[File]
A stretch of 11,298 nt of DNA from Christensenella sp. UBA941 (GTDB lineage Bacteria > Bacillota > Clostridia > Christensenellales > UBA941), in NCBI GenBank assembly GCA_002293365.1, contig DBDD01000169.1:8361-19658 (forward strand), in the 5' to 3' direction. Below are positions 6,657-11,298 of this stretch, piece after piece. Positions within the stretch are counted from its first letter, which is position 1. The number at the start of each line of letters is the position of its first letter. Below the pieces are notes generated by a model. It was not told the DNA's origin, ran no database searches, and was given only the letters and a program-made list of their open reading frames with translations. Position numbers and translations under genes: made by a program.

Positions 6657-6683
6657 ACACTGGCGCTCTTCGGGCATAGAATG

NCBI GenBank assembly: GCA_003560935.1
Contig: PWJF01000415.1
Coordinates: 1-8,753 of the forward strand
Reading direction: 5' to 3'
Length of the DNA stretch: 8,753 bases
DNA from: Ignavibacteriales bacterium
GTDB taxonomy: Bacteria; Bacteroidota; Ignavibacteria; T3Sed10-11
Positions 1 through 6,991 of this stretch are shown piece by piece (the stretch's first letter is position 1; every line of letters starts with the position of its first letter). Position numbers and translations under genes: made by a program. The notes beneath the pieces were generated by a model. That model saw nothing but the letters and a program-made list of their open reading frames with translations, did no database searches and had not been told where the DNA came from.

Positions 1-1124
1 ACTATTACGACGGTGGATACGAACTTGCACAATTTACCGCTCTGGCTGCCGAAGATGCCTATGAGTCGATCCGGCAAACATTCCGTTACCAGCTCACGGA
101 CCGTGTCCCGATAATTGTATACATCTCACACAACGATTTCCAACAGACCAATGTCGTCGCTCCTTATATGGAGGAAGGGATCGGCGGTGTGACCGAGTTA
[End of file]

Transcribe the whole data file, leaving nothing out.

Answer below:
A stretch of 11,298 nt of DNA from Christensenella sp. UBA941 (GTDB lineage Bacteria > Bacillota > Clostridia > Christensenellales > UBA941), in NCBI GenBank assembly GCA_002293365.1, contig DBDD01000169.1:8361-19658 (forward strand), in the 5' to 3' direction. Below are positions 6,657-11,298 of this stretch, piece after piece. Positions within the stretch are counted from its first letter, which is position 1. The number at the start of each line of letters is the position of its first letter. Below the pieces are notes generated by a model. It was not told the DNA's origin, ran no database searches, and was given only the letters and a program-made list of their open reading frames with translations. Position numbers and translations under genes: made by a program.

Positions 6657-6683
6657 ACACTGGCGCTCTTCGGGCATAGAATG

NCBI GenBank assembly: GCA_003560935.1
Contig: PWJF01000415.1
Coordinates: 1-8,753 of the forward strand
Reading direction: 5' to 3'
Length of the DNA stretch: 8,753 bases
DNA from: Ignavibacteriales bacterium
GTDB taxonomy: Bacteria; Bacteroidota; Ignavibacteria; T3Sed10-11
Positions 1 through 6,991 of this stretch are shown piece by piece (the stretch's first letter is position 1; every line of letters starts with the position of its first letter). Position numbers and translations under genes: made by a program. The notes beneath the pieces were generated by a model. That model saw nothing but the letters and a program-made list of their open reading frames with translations, did no database searches and had not been told where the DNA came from.

Positions 1-1124
1 ACTATTACGACGGTGGATACGAACTTGCACAATTTACCGCTCTGGCTGCCGAAGATGCCTATGAGTCGATCCGGCAAACATTCCGTTACCAGCTCACGGA
101 CCGTGTCCCGATAATTGTATACATCTCACACAACGATTTCCAACAGACCAATGTCGTCGCTCCTTATATGGAGGAAGGGATCGGCGGTGTGACCGAGTTA